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Field of View (FOV)

Many times overlooked and probably one of the most important things to get right! In order to fully emerge into the virtual world, it's important for your senses to recognize it as what you would normally see when sitting in the driver seat of a real car. This should be as close to real life as possible. Another misunderstanding is that you need to tweak the FOV (Field Of View) per car/track – nope, there is only one right FOV for your sim rig setup.


Field of View determines how wide your view into the virtual world is represented in the game. It’s the measure of the angle from the left to the right edge of the screen (in the illustration on the right it's being depicted as the bottom to top, the principle stays the same), describing a circular motion around your head. Make it big and you will get a fish-eye view, small and you end up looking at a post stamp in the distance. The trick is to get it as close as real life as possible. For obvious reasons, it's what you are used to seeing in everyday life. This applies directly on what you see on the screen when attacking Eau Rouge in your virtual vehicle, you want it to look as much as it would in real life as possible. In this way, your senses can more easily process the cues you need for braking and hit apexes.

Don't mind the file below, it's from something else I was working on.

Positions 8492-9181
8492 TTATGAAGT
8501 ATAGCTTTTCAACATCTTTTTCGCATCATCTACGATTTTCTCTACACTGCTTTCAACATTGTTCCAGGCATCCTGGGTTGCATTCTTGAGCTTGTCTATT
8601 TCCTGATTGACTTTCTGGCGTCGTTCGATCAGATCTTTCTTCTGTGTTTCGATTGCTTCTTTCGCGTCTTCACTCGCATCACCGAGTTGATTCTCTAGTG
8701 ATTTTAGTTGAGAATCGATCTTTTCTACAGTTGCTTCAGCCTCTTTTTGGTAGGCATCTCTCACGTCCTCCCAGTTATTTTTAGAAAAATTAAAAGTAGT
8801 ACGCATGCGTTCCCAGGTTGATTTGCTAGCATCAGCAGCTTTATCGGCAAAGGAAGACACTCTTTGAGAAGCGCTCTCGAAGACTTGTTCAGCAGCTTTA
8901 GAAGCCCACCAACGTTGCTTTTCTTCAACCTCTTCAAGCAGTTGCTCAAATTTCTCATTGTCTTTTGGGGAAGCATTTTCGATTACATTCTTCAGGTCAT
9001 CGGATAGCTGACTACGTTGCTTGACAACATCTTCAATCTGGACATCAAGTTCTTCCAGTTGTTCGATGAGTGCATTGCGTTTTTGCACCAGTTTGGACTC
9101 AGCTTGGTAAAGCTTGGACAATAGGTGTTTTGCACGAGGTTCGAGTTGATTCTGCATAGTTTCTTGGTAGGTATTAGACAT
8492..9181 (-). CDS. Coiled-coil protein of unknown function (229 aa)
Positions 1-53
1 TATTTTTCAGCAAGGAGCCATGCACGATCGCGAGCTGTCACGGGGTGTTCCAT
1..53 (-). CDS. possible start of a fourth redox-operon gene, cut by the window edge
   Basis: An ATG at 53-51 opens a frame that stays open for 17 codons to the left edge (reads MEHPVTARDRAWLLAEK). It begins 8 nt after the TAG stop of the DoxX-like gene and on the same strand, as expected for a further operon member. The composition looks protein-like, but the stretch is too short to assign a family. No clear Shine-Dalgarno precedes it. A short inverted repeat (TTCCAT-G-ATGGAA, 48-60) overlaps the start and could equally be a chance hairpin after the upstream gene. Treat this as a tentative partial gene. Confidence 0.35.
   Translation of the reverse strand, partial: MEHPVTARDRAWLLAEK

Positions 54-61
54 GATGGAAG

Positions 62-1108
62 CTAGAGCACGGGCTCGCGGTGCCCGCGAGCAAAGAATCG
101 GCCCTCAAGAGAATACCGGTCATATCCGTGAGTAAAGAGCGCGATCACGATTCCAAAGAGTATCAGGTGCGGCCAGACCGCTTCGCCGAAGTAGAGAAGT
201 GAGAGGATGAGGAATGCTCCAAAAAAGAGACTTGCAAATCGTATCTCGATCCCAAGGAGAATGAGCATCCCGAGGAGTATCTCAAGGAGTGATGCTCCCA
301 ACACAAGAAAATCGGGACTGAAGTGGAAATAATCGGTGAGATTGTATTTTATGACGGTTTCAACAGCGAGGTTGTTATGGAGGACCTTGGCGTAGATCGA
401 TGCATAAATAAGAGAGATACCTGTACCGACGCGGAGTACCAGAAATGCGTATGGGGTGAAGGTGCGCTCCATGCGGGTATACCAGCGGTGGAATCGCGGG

The benefit of a smaller Field Of View becomes apparent when dealing with small changes in your car's balance. Take for example the situation where you are developing a small slip angle when exiting a turn. Relative to a fish-eye view, you will notice a bigger rotation with a small FOV, exactly what you want to see when trying to correct it with minute wheel inputs.

"The field of view (also the field of vision, abbreviated FOV) is the extent of the observable world that is seen at any given moment" Wiki.

Another important factor is the distance to your monitor. In order to get the most out of your screens, or in other words to have the biggest FOV, you need to get your monitors as close as possible. It often means having to position them right behind your wheel.

Here a good example of how it’s done right:




Unfortunately, it's often done like this:

Some simulators like iRacing have an onboard FOV calculator. For those who don't, here is a link to an online tool: which let you calculate the right FOV for your situation.

In the case of a triple screen setup, there are a few things to consider. One is if the sim supports separate rendering of screens. If not it means the picture will be looking warped and stretched out. Basically, it only supports a screen setup where the two side screens are mounted parallel to each other. When it does support separate rendering, the screens should be rotated to have your line of sight perpendicular to the screen for undistorted viewing. See below, the distance to each center should be the same.

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